Tuesday, 15 September 2020

Life on Venus

Writer's block/other irons in the fire, and we'll go with this instead: the news possible biosignatures have been detected in the atmosphere of Venus. Play it, Sam.

She's got it. Yeah baby, she's got it. Well, we still cannot be certain. More observations are required but the fact this is based on two observations at different times by two different telescopes strengthens the odds considerably. Very exciting. If confirmed, the chances of other forms of life clinging on or thriving on other bodies in the solar system increases, and if it can be found to have an origin independent of life here on Earth the likelihood of (at least microbial) life being common in the universe also goes up.

In the grand scheme of things, does this change anything about our perception of ourselves? Probably not.

NB The most recent episode of The Sky at Night is especially comprehensive on the chemistry of possible Venusian life. It comes highly recommended


Blissex said...

This is just public relations:

* There is no reason to assume that life on other planets has a similar chemical basis as that on this planet.

* The reason why any news of similar chemistry are given huge prominence is probably that the space agencies think that taxpayers are only interested in life similar to their own, so they can relate, nothing *too* alien. The dream of every space agency is to find some small Earth-like animal with fur and big eyes that looks very cute, but similar chemistry will do in the meantime.

I personally think that finding some form of life that has quite a different chemistry would be fascinating (there are some examples on this planet too), but the space agencies have a stereotypical view of what would get Joe and Jane Sixpack really soppy about space missions.

Phil said...

You seem to be suggesting this is a conspiracy.

It is quite likely any life found elsewhere in the solar system is related to earth life thanks to the regular exchange of material between the planets and moons. Furthermore while there are lively debates in astrobiology circles about the character of extra terrestrial life, the fact carbon is versatile and water is a perfect solvent edges up the likelihood of life utilising processes involving the two. Venus, as I'm sure you know, has plenty of carbon and as recently as 700 million years ago had water oceans of its own. Therefore phosphine producing bacteria are entirely possible.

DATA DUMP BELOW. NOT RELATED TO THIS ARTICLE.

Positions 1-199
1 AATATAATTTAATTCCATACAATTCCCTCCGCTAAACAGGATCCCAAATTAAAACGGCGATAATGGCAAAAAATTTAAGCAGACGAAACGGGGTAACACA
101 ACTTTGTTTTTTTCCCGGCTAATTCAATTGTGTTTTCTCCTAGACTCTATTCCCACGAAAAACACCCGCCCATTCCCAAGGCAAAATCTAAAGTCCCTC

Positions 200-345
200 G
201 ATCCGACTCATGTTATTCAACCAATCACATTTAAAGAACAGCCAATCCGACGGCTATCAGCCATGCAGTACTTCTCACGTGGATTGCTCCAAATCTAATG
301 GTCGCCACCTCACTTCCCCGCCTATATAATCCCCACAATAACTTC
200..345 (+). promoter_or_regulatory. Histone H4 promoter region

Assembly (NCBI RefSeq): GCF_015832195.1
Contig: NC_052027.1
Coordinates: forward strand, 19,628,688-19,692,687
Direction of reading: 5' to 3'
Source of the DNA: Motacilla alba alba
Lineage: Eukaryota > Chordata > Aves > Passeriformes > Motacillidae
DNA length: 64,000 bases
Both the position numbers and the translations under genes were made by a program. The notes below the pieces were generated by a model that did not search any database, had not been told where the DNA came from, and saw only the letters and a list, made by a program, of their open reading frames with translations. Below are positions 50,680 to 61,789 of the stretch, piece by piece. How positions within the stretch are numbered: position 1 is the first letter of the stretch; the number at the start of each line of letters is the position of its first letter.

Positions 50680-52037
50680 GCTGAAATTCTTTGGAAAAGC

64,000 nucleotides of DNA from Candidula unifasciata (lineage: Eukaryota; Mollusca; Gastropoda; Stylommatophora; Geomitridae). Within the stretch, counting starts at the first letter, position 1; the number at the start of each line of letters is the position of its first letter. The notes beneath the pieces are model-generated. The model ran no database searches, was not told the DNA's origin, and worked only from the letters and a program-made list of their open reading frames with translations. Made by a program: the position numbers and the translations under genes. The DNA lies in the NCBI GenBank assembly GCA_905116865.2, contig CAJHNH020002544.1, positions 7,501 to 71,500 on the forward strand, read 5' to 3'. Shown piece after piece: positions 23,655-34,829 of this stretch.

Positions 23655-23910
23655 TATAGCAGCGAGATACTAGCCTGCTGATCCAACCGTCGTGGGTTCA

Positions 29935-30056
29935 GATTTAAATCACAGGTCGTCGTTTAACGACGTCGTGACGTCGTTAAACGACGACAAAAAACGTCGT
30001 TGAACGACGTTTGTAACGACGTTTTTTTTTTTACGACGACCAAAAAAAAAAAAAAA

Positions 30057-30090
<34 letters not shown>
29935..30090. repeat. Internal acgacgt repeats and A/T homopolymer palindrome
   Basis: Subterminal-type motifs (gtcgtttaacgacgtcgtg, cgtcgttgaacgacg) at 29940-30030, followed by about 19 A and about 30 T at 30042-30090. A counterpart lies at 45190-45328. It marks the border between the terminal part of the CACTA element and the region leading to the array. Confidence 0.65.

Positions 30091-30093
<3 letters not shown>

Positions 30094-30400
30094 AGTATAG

Blissex said...

Lryt's not exxxxxagggggerate with seeing a conspiracy theory everywhere: what is common to conspiracies and public relations and marketing is just an element of manipulation through deceptions or misleading half-truths, but that does not make all PR or marketing activities into conspiracies,

As to the water-carbon story, while carbon is abundant and amazingly flexible, water is only liquid in a narrow range of temperatures, pressures, etc., and this limits severely its usefulness. To the point that even on our planet there are exceptions to it (few, and most of our planet's *surface* has the narrow conditions for water-carbon chemistry to work (and BTW I think it should be called more widely water-salt-carbon).

The reason why focusing on water-carbon chemistry for PR reasons is bad is that as a rule, except for serendipity and a very accepting mind, we only find what we are looking for,

A beautiful example of this is the concept of "spin" in particle physics: I was enlightened when I read an eminent physicist point out that "if you are trying to measure/find spin, you will get spin-like measurements/answers".

Anonymous said...

I am with Blissex here, we have trod this path before, remember that microbe found on mars? No me neither!

What Blissex describes is indeed not a conspiracy but a PR campaign. The fact that Phil immediately leaps to conspiracy theory just shows how far down the rabbit hole the centre left have gone.

Remember kids, its the centre left that are the immediate enemy we face!